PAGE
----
Henrik, I’m not sure I understand your comment, or maybe my post was very unclear.

– “anyone out there not doing like this”
I honestly believe that in a majority of workplaces there is nothing more than “buffer slack” (small things you do in between tasks) available to do things that aren’t on the list.

– “…there ought to be a lot of things detailed in the sprint backlog…”
yes, that’s my issue, all things are put in the backlog, and you do the prioritized ones.
those good things where the benefit isn’t thought to be big will never be done, but in many cases those together might make the product great, or enable the product to becoming great.

– “I would rather suggest the opposite!”
Is this for “pad all estimates with an appropriate percentage” or for the whole post?
You don’t really mean “only do exactly what’s on the list”?
The “padding” I have seen generally is done because things take longer than you think, people are sick etc, it’s not done in order to do things outside the lists.

I think doing things outside the list comes naturally for testers using an exploratory approach; when you see something interesting you often just test it, you don’t put it on a list for future prioritization.
But for testers following detailed test cases I don’t think there is room for this.
And for developers in Waterall-esque environments I think the list rules.
In Scrum-like environments I think it’s the same, but there is more freedom for individuals to put things on the list, and make their case.
As I understand Kanban, a core item is to work on a limited number of things concurrently. To also do items outside the list would be against the essence of this thinking.

In the end, I think it is a matter of control.

Henrik Emilsson June 20th, 2010

“anyone out there not doing like this” – This was ironic, but with some truth in it. It all depends on the culture in the team, and many times there is a good understanding for testing tasks that aren’t easy to estimate time for. And if there are 1 zillion certified Scrum Masters this would be “by the book” (even if I doubt that it happens, hence the irony).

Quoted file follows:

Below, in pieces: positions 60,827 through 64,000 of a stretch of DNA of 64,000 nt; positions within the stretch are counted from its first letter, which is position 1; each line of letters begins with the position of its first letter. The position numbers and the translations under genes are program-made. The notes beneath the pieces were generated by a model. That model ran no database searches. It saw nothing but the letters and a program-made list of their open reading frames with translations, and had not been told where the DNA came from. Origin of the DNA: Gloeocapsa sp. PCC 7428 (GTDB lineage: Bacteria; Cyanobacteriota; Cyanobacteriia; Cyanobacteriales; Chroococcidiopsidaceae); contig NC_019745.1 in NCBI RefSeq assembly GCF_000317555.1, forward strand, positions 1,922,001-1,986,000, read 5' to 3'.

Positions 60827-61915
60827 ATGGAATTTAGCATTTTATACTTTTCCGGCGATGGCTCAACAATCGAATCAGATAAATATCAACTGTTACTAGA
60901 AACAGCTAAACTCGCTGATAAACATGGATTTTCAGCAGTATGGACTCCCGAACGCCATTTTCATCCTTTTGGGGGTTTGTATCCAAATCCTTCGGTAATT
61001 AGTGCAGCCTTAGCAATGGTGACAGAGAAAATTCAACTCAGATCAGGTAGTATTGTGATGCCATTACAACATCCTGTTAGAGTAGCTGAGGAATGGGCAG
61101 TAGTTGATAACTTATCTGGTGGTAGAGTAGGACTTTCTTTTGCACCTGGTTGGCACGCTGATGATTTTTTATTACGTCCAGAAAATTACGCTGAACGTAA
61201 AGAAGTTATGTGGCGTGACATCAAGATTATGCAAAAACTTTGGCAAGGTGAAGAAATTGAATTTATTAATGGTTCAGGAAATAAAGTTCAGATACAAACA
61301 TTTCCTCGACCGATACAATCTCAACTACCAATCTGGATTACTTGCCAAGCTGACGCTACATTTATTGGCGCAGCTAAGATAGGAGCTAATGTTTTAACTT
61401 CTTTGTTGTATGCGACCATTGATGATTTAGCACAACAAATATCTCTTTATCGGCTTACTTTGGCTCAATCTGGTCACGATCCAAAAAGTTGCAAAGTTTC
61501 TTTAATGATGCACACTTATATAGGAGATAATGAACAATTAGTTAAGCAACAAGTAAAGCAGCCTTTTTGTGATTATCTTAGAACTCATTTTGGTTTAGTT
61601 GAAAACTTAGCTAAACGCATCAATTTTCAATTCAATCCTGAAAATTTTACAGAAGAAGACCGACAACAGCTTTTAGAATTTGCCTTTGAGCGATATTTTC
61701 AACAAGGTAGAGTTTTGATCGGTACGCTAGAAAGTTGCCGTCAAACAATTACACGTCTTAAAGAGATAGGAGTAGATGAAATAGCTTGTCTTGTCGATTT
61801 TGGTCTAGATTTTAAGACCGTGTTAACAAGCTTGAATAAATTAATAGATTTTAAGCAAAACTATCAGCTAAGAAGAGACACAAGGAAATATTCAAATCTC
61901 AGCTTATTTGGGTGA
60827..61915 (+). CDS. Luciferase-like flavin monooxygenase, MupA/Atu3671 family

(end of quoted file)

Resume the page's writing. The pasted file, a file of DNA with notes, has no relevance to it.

“yes, that’s my issue, all things are put in the backlog, and you do the prioritized ones.” Do you mean a Product Backlog? I was talking about Sprint Backlog. A Sprint Backlog contains all tasks that you identify that you want to accomplish during the Sprint. It is not a prioritized list.

I am not sure what I meant by suggesting the opposite! 🙂
What I think I meant was that there are so many times where I see that it has become routine to take height for a lot of things without thinking about the context.
In most projects you need to motivate the cost (even if it is hard) since there is a budget for a project; to come up with a balanced and justified budget is golden and in order to do this you need to consider the cost for the test project. And it is the project manager that is responsible for the budget, so I’ll guess that if the project manager wants “to accomplish something great” he/she must support and sanction “to do a lot more than what is on the list”.

If we talk about Kanban, the things on the list might be very vague. And it could be a list of testing tasks. And it could be without a time estimate.

I do think that I agree with what you suggest as a whole.
But as I interpret you, the “list” you talk about is focused on functionality (E.g., “And the item on the list will probably focus on functionality, without all implicit details around quality characteristics that can sum up to a great product.”). I often see “lists” where testing tasks are separate or disconnected from functionality.